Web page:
The audience wins at Theater Barn's 'Spelling Bee'
"Spelling Bee" also originated at Barrington Stage — in 2004 in the company's second stage at its home at Mount Everett Regional School— in a thoroughly beguiling production that caught a lot of us unaware.
At once smart, stylish, compassionate and with the good sense not to overplay its hand, "Spelling Bee" went on to enjoy great success in New York, first Off-Broadway, then on, where it won a 2005 Tony Award for best book of a musical and best performance by an actor in a featured role in a musical (Dan Fogler for his performance as William Barfee, a role he created in BSC's original production in Sheffield). But in the process, "Spelling Bee" took on a glossy sheen; that Broadway polish that turned an unassuming, unpretentious, witty musical into something just a bit more glitzy.
Well, it's lost that Broadway/national tour sheen at The Theater Barn, all for the better, in an exquisitely performed production that catches the unassuming, unpretentious temperament and style that made this musical so appealing in the first place.
"Spelling Bee" is set in a high school gym where the very best school spellers in Putnam County, N.Y. are competing for a $200 bond that will be applied to the winner's college education.
There are six in the running and, just to keep things honest, four audience volunteers are selected before the show begins to join the merriment on stage.
It's an eccentric crew of contestants that includes Logainne Schwartzandgrubenniere (a wonderfully sincere and honest Liz Erardi), who is being raised by a gay couple whose sense of decency and fair play lags far behind their daughter's; Leaf Coneybear, who seems to exist in an ether all is own (an absolutely adorable Xavier McKnight, who doubles as one of Logainne's parents); Marcy Park (perfectly played by Christy Yin), a prodigy who is perfection in everything she does (which she catalogs in her song "I Speak Six Languages"); Chip Tolentino (nicely played by Patrick Scholl), a perfectly obnoxious, self-centered Boy Scout and spelling bee champ who has a bit of a problem with his testosterone; Olive Ostrovsky (a touching, poignant Alexa Renee). She understands the dynamics of words; of letters and the myriad ways in which they relate to other letters. She is Barfee's intellectual equal. She is surrounded by kids with overachieving parents. By contrast, her parents seem indifferent. Her mother is at an ashram in India. Her father, who promised he would be in the audience at the bee and bring with him her $25 entry fee, has yet to show up. She is on her own — disconsolate, insecure and, despite the fact they have found a kinship, a bond, the one clear threat to Barfee.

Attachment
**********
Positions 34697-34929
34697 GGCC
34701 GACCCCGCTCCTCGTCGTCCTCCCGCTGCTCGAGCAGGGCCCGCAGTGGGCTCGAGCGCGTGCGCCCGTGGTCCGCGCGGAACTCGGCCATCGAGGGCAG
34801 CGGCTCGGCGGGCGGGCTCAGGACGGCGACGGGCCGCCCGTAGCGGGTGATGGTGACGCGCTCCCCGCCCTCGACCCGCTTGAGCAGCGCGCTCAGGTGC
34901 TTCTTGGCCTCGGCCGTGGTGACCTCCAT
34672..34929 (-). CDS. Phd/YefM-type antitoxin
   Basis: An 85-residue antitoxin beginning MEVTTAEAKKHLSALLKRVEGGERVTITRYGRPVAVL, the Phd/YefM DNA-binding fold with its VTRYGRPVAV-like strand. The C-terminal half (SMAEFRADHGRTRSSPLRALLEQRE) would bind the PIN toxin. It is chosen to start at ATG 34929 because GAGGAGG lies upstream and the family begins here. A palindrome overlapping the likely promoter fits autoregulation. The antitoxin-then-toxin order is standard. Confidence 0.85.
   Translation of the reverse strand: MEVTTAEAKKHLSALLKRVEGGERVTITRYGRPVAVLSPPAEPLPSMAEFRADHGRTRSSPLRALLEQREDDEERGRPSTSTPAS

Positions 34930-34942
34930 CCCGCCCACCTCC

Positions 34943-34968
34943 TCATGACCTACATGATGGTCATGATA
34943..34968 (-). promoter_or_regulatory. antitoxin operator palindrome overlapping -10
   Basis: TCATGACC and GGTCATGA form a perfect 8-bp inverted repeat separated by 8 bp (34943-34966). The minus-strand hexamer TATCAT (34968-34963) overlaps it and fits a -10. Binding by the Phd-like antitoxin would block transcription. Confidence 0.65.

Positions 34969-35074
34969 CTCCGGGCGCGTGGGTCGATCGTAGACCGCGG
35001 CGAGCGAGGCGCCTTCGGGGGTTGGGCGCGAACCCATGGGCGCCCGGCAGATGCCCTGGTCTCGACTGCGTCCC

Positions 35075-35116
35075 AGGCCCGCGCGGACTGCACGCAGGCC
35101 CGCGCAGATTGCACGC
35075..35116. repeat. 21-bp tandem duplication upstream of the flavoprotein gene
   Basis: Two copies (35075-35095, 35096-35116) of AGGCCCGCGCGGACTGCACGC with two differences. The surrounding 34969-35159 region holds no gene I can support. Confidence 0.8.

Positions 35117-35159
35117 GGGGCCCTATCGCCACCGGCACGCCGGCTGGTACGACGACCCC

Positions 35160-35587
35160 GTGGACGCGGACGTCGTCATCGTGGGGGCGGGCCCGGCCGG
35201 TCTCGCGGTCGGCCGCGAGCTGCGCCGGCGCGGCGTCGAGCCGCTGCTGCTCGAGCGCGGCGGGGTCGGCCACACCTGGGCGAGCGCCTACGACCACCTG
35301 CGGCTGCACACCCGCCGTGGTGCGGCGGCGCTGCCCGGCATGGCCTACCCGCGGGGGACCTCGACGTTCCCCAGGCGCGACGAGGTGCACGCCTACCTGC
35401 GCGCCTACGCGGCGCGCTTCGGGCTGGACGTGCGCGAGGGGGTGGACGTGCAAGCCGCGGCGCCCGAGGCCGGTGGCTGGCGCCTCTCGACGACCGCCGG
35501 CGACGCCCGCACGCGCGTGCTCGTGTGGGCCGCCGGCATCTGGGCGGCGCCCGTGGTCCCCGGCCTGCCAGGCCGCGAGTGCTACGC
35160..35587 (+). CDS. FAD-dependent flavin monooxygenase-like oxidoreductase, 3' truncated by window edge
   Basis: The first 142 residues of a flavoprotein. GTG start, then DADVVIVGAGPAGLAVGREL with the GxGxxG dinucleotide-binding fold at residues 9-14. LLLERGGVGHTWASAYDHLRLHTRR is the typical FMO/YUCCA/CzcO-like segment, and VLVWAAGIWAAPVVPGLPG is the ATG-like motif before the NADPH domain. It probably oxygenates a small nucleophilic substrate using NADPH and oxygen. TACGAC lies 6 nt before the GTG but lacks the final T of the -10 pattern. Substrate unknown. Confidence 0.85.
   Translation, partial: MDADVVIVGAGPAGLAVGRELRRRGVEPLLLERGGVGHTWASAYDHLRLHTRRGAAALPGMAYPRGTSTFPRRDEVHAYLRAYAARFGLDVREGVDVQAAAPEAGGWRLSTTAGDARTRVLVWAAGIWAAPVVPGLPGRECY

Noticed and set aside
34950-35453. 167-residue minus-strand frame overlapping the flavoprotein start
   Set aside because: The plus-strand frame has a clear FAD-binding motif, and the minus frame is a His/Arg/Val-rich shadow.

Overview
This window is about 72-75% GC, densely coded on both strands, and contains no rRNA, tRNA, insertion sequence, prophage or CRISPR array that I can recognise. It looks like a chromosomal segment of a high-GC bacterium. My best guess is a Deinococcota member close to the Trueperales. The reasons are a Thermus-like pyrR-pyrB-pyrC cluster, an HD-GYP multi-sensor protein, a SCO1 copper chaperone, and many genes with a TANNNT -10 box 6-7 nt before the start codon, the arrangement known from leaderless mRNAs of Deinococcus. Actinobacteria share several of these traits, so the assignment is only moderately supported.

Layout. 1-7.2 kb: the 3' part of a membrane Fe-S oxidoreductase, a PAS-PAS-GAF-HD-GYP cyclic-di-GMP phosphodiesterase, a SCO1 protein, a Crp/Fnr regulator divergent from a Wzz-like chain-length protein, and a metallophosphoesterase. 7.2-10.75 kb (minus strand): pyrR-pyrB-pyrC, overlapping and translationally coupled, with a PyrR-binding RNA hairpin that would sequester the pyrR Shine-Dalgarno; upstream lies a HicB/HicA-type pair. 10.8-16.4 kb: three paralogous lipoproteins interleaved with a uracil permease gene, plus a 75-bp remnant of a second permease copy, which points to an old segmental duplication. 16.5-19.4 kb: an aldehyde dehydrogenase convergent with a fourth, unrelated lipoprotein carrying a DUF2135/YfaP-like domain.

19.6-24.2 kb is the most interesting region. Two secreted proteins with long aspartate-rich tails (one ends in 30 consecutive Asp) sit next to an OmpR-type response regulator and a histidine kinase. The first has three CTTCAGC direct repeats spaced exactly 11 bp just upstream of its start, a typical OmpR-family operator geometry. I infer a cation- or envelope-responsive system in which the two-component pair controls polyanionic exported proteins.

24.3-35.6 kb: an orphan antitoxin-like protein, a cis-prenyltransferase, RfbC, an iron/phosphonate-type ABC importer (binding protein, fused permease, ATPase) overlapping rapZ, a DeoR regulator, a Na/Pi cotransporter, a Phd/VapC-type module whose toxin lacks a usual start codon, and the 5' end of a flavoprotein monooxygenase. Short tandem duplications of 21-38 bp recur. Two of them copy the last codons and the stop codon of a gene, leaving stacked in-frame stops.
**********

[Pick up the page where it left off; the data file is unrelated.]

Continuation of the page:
The one to beat is the least likely looking — the supremely confident William Barfee (pronounced Bar-fait, if you please), played to absolute perfection by Paul Urriola. Overweight; his black hair reaching out like an abandoned crow's nest; his eyeglasses held together by tape, he is the walking definition of super-bright nerd. One nostril is blocked so his breathing is somewhat impaired. He also is violently allergic to peanuts, which proved his undoing in the 24th annual Putnam County spelling bee. Now, he is back with a vengeance.
Each contestant has an idiosyncratic device for finding their way to the correct spelling before actually sounding it out for the spelling master— the school vice-principal, Douglas Panch (played by Travis C. Brown with a smooth blend of composure, authority, roiling resentment and devastating vulnerability), who is making a comeback after an "incident" at the 20th spelling bee that has kept him in exile. Barfee's technique involves spelling the word out with his right foot before articulating it for the judge; a method that gets its due in one of the show's few "big" production numbers, "Magic Foot."
Hosting the bee is Putnam County's No. 1 Realtor, Rona Lisa Peretti, played by Alexandra Folety with poise and self-assurance.
Levi Squire's comfort counselor, Mitch Mahoney, is an ex-con trying to make amends by handing the losers their juice box as a consolation prize as he escorts them out of the gym.
Marc de la Concha has directed "Spelling Bee; with a keen understanding of its tone and temperament. he lets the musical's characters shine in all their strengths and vulnerabilities without patronizing them. His uniformly irresistible, expert ensemble responds accordingly. De La Concha's choreography is as stylish and witty as Sheinkin's book and Finn's lyrics. Finn's music is handled with seeming ease by music director Ollie Townsend and his four-member pit band.
In the end, the biggest winner here is the audience, hands down.
Jeffrey Borak can be reached at 413-496-6212 or email@example.com
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